The Cognition of Belief

Can the new science of mind and brain help overcome longstanding perceived divisions between believers of different faiths? Members of one faith may think of members of another faith as fundamentally different from themselves. Viewed through the lens of modern cognitive and brain science, however, the basic characteristics of a brain are the same no matter where it lives or in which religious context it develops. Thus, it is likely that the brains of diverse believers actually manifest belief similarly, and that shared neuro-cognitive pathways lead to the development of belief across disparate faiths.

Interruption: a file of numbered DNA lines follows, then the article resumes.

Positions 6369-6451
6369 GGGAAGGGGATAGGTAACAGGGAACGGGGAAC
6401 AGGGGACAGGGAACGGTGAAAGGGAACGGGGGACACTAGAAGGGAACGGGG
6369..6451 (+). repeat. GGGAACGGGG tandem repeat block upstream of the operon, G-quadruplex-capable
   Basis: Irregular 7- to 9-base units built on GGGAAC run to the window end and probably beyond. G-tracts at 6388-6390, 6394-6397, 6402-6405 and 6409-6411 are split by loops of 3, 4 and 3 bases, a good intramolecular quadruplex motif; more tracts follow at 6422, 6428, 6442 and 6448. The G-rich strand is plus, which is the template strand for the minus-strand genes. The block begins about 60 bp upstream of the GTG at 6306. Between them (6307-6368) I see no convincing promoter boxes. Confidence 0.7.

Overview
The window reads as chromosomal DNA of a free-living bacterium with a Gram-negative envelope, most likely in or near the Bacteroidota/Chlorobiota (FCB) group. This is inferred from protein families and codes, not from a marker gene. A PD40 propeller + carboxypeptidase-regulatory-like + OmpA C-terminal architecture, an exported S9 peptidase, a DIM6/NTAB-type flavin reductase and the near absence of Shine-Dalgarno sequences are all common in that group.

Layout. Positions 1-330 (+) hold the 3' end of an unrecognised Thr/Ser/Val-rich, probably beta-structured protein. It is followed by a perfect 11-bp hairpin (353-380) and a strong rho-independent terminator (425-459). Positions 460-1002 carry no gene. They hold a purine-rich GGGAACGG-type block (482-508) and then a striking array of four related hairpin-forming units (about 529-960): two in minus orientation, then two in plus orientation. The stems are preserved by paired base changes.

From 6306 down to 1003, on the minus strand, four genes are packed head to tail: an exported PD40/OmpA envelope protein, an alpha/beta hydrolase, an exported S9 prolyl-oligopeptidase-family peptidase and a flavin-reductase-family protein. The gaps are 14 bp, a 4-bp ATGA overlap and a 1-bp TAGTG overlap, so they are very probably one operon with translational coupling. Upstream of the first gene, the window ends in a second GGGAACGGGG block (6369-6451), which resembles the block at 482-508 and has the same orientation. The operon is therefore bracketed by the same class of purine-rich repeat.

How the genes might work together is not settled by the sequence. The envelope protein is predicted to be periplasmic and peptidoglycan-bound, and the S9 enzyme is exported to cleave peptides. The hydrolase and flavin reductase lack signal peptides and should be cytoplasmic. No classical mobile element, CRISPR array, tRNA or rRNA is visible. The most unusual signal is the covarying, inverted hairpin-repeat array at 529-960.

“The Cognition of Belief” conference convened leading scholars on religious cognition and featured scientific research demonstrating the embeddedness of religious belief in basic elements of human cognition, which are common to human beings across cultures and faiths. This meeting was the capstone convening of a larger project on religious cognition in the United States and Afghanistan, led by a Georgetown University research team and funded by the John Templeton Foundation.

For a full list of speakers please visit the conference website.

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